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A clear-sighted life worth living

by
28 November 2014

John Arnold is gripped by a new biography

Strange Glory: A life of Dietrich Bonhoeffer
Charles Marsh
SPCK £16.99
(978-0-281-07313-9)
Church Times Bookshop £15.25 (Use code CT292 )

BE WARNED. Charles Marsh's monumental work is so well written that it is as hard to put down as it is to pick up, its Americanisms only serving to remind us that Dietrich Bonhoeffer is not an honorary Englishman (or Anglican), but belongs to the whole wide world, the oikoumene.

Still, he is rooted in the particularities of early-20th-century Germany, born in 1906 into a pampered childhood and the high noon of the Wilhelminian intellectual elite. His privileged upbringing gave him the aristocratic confidence to see through Nazi propaganda and Christian equivocation alike; and he took it for granted that there would always be people to help him - even his guard, the admirable Corporal Knobloch, without whom we would not have his letters and papers from prison.

His is at first a very German story, combining Lehrjahre (years of study) with Wanderjahre (years of travel). Marsh is particularly strong on Bonhoeffer's ambivalent attitude to the Liberal Protestantism of Berlin University, combining a lasting affection for his teachers, especially Harnack, with periodic repudiation and eventual reconciliation within a serene acceptance of all he had been given. An Italian journey was as life-changing for him as it had been for Goethe, releasing him from the provincial narrowness of German Lutheranism, which he never repudiated, but did radically reinterpret.

If his grounding was in his homeland, his most important insights were gained abroad, in Roman Catholic Rome and Barcelona, in Anglican Kelham and Mirfield, in the Harlem Negro churches in the United States, and in the nascent ecumenical movement.

Marsh interweaves an account of Bonhoeffer's intellectual and spiritual development with the tragic history of his Church and nation under the Nazis, pausing to expound his writings, and examine his life in an appreciative but critical way.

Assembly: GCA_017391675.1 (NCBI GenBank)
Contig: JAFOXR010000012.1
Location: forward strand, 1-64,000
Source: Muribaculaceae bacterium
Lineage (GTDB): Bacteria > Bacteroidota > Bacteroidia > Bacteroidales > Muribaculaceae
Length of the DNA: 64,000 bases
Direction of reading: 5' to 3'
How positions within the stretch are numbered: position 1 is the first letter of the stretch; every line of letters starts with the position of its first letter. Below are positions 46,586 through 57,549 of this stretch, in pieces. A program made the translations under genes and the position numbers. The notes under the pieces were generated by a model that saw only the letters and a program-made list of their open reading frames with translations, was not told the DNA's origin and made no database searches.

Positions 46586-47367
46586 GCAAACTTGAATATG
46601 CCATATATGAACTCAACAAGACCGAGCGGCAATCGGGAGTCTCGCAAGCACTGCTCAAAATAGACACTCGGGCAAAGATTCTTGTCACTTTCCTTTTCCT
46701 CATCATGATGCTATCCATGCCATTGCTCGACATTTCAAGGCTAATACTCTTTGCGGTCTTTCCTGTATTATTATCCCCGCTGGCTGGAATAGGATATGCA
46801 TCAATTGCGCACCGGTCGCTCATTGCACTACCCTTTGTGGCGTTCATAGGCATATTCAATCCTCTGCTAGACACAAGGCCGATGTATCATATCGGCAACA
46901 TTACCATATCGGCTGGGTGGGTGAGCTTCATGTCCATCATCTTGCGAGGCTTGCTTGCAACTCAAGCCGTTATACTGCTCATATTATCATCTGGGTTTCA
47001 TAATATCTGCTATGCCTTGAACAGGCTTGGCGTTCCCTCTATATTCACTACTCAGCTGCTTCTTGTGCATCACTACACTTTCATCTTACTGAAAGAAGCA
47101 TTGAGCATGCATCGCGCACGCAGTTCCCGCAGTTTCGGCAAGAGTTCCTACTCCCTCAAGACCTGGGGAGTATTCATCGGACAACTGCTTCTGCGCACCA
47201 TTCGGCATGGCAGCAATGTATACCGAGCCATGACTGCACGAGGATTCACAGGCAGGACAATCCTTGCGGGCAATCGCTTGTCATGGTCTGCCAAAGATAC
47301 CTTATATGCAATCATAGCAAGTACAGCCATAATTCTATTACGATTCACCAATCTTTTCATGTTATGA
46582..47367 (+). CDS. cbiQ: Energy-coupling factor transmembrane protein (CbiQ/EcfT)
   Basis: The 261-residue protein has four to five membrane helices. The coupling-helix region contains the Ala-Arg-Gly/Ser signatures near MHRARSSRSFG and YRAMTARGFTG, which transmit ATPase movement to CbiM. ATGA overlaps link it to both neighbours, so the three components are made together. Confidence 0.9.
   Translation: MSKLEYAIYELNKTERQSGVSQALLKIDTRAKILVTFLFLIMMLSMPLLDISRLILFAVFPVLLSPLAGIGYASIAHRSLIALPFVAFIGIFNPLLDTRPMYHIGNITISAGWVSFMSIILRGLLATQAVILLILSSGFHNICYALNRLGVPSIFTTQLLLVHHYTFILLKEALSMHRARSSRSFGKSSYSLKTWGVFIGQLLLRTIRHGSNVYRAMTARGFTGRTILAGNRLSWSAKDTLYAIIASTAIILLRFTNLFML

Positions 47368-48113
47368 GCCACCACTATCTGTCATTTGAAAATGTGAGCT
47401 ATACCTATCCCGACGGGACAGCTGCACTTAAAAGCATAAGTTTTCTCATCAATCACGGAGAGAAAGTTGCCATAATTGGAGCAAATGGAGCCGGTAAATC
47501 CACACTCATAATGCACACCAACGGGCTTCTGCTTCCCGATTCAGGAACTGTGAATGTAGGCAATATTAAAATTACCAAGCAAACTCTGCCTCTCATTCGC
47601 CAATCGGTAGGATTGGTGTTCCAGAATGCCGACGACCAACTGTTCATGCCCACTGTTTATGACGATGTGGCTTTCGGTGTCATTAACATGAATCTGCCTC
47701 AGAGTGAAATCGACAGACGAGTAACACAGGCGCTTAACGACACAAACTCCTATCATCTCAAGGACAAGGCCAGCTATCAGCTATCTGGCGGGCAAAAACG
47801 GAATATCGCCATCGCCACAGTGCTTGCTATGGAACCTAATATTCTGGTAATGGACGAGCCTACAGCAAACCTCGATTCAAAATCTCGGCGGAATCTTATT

This is no hagiography. The constancy and courage of his devotion to Christ, and of his opposition to fascism (even to his involvement in conspiracy and condoning of tyrannicide) is paralleled by the vagaries of his thought - and of his personal relationships, until he meets his lifelong friend and amanuensis, Eberhard Bethge, and then falls in love with the much younger Maria von Wedemeyer, to whom he becomes engaged only when it is too late to hope for marriage.

By a strange irony, it is imprisonment that enables Bonhoeffer to perfect the "new kind of monasticism" which his awkward attempts at being an abbot had scarcely achieved in the illegal seminary in Finkenwalde. And, by the same token, it was prison walls and solitary confinement that gave him room to read and write, deprived him of distraction, and set his imagination free to dream of "religionless Christianity", much misunderstood, but pregnant with possibilities beyond even his most brilliant academic writings.

This was no irresponsible fan- tasising, but the mature wisdom of an exceptionally well-stocked and disciplined mind, and of an entrancing person and personality. The life, which was so cruelly taken from him in 1945 (and we are not spared the horrors of the last months and minutes - or was it a whole hour?), had been a life worth living and, therefore, leaving.

The book is beautifully printed, and has many helpful black-and-white illustrations. It is marred only by a gratuitous and malicious demolition of Tillich's theology and reputation in a footnote; too many errata for a work of this quality; and by curious mistakes in location (Zossen is not a suburb of Berlin, and Sydenham is not in Whitechapel). Still, it must be a contender for the Pulitzer Prize for Biography.

Bethge remains Bonhoeffer's Boswell and beloved disciple, but Marsh brings us up to date with advancing scholarship, newly opened archives, fresh insights, and longer perspectives. This is a book to read on retreat, or - perish the thought - in prison.

The Very Revd Dr John Arnold is a former Dean of Durham.

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